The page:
An Editorial Sampler From the Editor

An Editorial Sampler

Steve Kennedy

“… this son considers it the highest possible compliment when he’s told, ‘You are so much like your dad.’ ”

There were just too many options!

Spring is here and my maple tree is waking up. May is the month of my birthday. June is the month of my wedding anniversary (40 years this year). The Leafs are—maybe, hopefully, prayerfully—in the playoffs. Our nation of Canada turns 150 this summer. Throw in Mother’s Day, Pentecost Sunday and Father’s Day, and you can understand why my mind and my fingers have been bouncing around like a dog in a hydrant factory. I’ve started half a dozen different editorials for this issue. I’ve abandoned six of them. So here are three bite-size offerings—a trio of editorial sliders—to get this meal started. There is good eating in the pages to follow, with lots of food for the mind and the spirit. Find a good reading chair and dig in! 


My mom’s middle name was Grace. It was an apt description of her nature. Although she never shied away from saying things that needed to be said, I can’t recall her ever using her words to wound. Even when this teenaged son did.

The specifics that sparked my adolescent rage are long forgotten. But the memory of my words and the violence with which I spat them at her have never faded. She had reminded me to do something one too many times. As I walked out the door, I turned and snarled, “Get off my back!”

Compared to the coarseness of our current public discourse, this may sound tame. And there came a day, many years later, when Mom and I could tell the story and laugh. But the laughter, for me at least, was always tinged with a lingering taste of shame. I know now that what I interpreted as nagging was really my mom’s loving attempt to embrace me and speak the truth to me. I’ve learned that when you keep turning away from a hug, it can start to feel like someone is on your back.

Speaking the Language

I grew up listening to spiritual language. Speaking in tongues, the interpretation of tongues, prophetic messages and words of knowledge—these were all common terms in my childhood lexicon.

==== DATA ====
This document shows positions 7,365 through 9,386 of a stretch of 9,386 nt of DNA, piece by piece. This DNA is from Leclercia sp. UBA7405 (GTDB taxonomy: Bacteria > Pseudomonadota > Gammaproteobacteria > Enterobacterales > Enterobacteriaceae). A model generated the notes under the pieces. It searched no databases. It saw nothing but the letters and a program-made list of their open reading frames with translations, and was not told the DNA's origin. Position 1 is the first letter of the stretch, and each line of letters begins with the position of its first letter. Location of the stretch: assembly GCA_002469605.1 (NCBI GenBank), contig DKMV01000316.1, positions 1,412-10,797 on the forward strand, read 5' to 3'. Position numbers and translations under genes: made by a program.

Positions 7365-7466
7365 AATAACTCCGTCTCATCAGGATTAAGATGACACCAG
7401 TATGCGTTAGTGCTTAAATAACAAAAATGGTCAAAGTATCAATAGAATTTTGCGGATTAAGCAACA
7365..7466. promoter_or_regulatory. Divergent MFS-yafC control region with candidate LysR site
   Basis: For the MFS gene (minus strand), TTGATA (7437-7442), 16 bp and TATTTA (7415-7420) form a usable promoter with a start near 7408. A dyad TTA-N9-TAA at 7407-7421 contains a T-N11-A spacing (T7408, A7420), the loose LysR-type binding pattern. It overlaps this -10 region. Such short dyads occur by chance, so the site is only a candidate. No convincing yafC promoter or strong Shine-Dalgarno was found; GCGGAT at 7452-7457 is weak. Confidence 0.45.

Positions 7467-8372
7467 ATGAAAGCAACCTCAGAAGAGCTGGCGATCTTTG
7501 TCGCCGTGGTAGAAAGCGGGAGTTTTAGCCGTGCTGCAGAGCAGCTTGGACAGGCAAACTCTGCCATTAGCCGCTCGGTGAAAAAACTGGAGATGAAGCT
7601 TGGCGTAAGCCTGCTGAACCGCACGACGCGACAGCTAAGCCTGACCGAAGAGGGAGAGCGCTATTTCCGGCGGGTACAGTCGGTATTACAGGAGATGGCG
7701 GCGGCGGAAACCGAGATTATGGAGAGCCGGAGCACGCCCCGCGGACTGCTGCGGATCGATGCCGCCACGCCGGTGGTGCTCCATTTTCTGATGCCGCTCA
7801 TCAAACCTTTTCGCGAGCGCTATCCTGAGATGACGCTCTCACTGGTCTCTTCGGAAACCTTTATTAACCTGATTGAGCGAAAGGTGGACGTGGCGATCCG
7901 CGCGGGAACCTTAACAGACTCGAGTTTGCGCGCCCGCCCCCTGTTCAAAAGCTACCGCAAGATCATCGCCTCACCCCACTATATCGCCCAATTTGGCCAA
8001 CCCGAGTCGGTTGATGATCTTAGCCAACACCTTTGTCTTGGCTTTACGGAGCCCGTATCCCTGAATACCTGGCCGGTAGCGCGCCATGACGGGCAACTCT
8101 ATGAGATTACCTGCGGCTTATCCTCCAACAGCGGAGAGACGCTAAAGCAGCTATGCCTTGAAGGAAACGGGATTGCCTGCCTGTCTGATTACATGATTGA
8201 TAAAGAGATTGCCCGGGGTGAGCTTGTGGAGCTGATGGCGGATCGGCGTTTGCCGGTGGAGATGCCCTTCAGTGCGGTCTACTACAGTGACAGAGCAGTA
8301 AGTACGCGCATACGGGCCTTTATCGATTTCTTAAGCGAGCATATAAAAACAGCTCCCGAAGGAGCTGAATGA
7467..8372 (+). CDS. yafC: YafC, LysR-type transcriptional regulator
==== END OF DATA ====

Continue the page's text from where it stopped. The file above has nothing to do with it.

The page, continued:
I remember kneeling at the front pew in my home church, determined not to get up until I had been filled with the Spirit and, most important, spoken in tongues. My cousin knelt beside me, praying for me, encouraging me to not give up, and staying with me until it happened. I was young, not yet a teenager. I recall informing my mom that I was going to tell my public school teacher what had happened to me when I went to school the next morning. Her gentle caution was my initial clue that my world was not everyone else’s world. I’ve often wondered what a demonstration of my new-found spiritual language at show-and-tell-time might have resulted in.

Since then, I’ve come to understand spiritual language—or the language of the Spirit—in far broader terms than the experience of speaking in tongues. Without questioning or downplaying the legitimacy of what we call the utterance gifts, I believe we need to be people who speak the fullness of the Spirit’s language. The language of the Spirit includes things like truth, mercy, justice, love, forgiveness, peace and reconciliation. We live in a world of “alternative facts” and “false news,” where the truth is called a lie and lies are called the truth. The atmosphere we live in is polluted by hate speech, malicious slander, and vulgarity masquerading as entertainment. If there was ever a time for a fresh Pentecost to embolden a Spirit-filled church to speak the fullness of the Spirit’s language to a suffering culture, it is now.

Spitting Image

“Ian, don’t become your dad. You’re way too good for that.”1

I ached with sadness when I read those lines in Ian Morgan Cron’s memoir, Jesus, My Father, the CIA, and Me. Cron’s father was a controlling and abusive alcoholic. He recounts the story of the night his drunken father spat in his face. Later, seeing a dried patch of his father’s spit still on his face, Ian quickly rubbed it off with an old T-shirt. “Years later,” he writes, “I would realize that I had rubbed it in.”2 It took a courageous teenage friend named Tyler to look Ian squarely in the eye and say, “You turn into your dad when you’re drunk…. don’t become your dad.”3

I thought of that story and of Tyler’s words as I considered writing about Father’s Day. You see, this son considers it the highest possible compliment when he’s told, “You are so much like your dad.” In fact, some people have even said that I’m the “spitting image” of my dad. I know most people are referring to either my sartorial taste or my 62-year-old face, but my prayer is that they also believe I am the “spirit and image” of my father.

The word “conversation” used to mean a person’s conduct or way of life. You can find it used that way in the King James Version. Today, it means a spoken communication between two or more persons. My dad didn’t do a lot of talking about his faith in God. But he sure enough lived it out. For that conversation, I am profoundly grateful.

  1. Ian Morgan Cron, Jesus, My Father, the CIA, and Me: A memoir—of sorts (Nashville: Thomas Nelson, 2011), 162.
  2. Ibid., 143.
  3. Ibid., 161-162.

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